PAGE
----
And far be it from me to pass judgment
10. Kool-Aid Dyeing Yes, I know it's a quick and cheap way of dyeing. And it's a great way to teach kids about dyes without worrying about dyepots, mordants and so on. But if you're going to dye, why not learn to dye? Deb Menz's book for spinners on dyeing is a great way to get into it properly.
9. Warshcloths Glorified swatches. Have you ever tried to wash your face/dishes with one of these? And why oh why do people insist on working them in lace? Jeez...
8. Swimwear Somebody tell these designers (and their adoring fans) that you can't swim in a knitted anything. And that cotton stretches. And that they look ridiculous on anyone larger than a size 2 or over the age of 18.
7. Mosaic Stitches One-trick pony. And generally makes for an ugly sweater...although it's good for an ugly afghan.
6. Variegated Yarns How many garments made of space-dyed yarn does one need? And unless you know how to deal with the resulting blotches, they inevitably all turn out looking like some Red Heart thing you made when you were 10.
5. Double Knitting Has it occurred to anyone that knitting within the knitting does not shorten the knitting time? You're still knitting the same number of stitches, plus I think you lose time just executing the technique. AND you can make identical pieces just as easily by counting rows...what a concept!
4. Left-handed Mirror Knitting I can speak to this because I am a southpaw. And I learned to knit in the same way righthanders do. What is easier for lefties is to knit Continental, with the yarn held over the left-hand index finger. This way, the left hand controls the action. This is more important to me than knitting from the right needle onto the left...which leads us to...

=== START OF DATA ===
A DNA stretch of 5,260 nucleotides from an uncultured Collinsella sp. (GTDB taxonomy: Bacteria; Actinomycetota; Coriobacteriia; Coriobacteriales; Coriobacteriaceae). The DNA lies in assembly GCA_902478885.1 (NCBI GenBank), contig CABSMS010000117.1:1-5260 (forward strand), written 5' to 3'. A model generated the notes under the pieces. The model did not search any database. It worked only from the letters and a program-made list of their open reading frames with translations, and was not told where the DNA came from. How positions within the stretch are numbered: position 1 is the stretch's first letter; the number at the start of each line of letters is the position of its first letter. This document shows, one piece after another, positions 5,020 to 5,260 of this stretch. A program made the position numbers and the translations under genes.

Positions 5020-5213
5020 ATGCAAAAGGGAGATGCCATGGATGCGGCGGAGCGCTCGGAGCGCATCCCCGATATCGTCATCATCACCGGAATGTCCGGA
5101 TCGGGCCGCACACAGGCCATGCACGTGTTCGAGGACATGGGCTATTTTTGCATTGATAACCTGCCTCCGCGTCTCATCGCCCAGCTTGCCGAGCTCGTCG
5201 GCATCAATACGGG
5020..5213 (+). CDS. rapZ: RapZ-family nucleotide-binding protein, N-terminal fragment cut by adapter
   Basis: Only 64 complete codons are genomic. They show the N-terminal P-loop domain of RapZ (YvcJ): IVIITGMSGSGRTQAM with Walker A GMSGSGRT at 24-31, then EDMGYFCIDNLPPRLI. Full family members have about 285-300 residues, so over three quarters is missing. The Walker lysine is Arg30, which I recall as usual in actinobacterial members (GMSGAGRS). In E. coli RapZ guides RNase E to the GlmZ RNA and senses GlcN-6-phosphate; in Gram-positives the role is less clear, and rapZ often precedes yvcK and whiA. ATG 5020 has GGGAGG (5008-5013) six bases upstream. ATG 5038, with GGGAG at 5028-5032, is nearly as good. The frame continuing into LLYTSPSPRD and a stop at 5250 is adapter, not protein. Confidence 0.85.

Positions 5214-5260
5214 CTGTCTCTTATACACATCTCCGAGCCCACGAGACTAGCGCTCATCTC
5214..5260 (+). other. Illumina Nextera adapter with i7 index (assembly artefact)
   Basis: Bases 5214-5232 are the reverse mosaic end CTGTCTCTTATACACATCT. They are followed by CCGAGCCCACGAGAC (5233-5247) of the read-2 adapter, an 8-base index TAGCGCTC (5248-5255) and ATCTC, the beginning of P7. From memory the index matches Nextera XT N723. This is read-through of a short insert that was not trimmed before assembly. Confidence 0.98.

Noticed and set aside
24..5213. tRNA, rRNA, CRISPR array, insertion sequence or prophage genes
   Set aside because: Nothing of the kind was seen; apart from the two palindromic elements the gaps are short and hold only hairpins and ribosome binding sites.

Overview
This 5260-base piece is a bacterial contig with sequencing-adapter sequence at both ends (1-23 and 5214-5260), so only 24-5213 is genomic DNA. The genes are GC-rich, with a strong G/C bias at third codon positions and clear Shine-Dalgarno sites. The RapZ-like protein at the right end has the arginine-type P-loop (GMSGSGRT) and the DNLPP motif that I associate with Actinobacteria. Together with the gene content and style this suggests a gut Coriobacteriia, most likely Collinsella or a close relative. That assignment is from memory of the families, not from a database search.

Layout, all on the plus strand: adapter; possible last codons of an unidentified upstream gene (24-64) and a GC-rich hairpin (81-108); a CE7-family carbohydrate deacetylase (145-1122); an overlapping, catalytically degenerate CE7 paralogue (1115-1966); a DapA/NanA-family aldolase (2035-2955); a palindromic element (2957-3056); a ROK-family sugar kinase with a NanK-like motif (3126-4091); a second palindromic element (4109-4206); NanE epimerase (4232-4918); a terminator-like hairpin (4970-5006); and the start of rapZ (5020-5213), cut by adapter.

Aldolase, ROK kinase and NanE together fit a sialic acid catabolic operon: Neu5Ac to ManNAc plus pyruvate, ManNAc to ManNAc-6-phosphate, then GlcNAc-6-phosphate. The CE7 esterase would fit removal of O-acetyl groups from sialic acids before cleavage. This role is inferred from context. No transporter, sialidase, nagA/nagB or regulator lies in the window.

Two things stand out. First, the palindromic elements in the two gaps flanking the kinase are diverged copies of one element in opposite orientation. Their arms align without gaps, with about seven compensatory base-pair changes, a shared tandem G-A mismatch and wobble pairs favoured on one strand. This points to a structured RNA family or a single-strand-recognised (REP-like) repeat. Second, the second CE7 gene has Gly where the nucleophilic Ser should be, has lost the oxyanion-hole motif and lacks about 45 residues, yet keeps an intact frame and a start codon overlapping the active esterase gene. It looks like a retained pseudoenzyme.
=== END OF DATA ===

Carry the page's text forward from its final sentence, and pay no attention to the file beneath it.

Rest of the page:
3. Knitting Backwards Ah, never having to purl again. What wid dat? This technique has limited applications--I suppose it's good for entrelac but I don't have a problem flipping the work from right side to wrong side quickly, even on a large piece.
2. Designer Needles Smart business move...sell needles that have small Fimo sculptures for knobs at exhorbitant prices to knitting dimbulbs who have to buy anything that has "Knitting" stamped on it.
1. Garter Stitch My numero uno pet peeve. At the risk of offending all Elizabeth Zimmermann fans (and I am one, so sue me), this stitch has in recent years been touted by the knitting community as the ultimate stitch. Let me enlighten those of you who are garter stitch junkies: It is NOT a proportional stitch. It stretches like a bugger. An entire garment made in garter stitch looks like a bazaar item, even if it is knit in Koigu. It requires particularly good pre-planning because of its peculiarities, especially if you combine it with stockinette or other stitch patterns. EZ liked it because she hated to purl. I use it for: welts, in garments where it takes up less than 20% of the design, afghans, as edging for swatches.
So there you have it...10 of them, with apologies to Letterman. Sorry there isn't any Big Ass ham to give away. I'll be coming up with more Top Ten lists, when so inspired. As Dave would say, "Have a nice beverage." And go knit.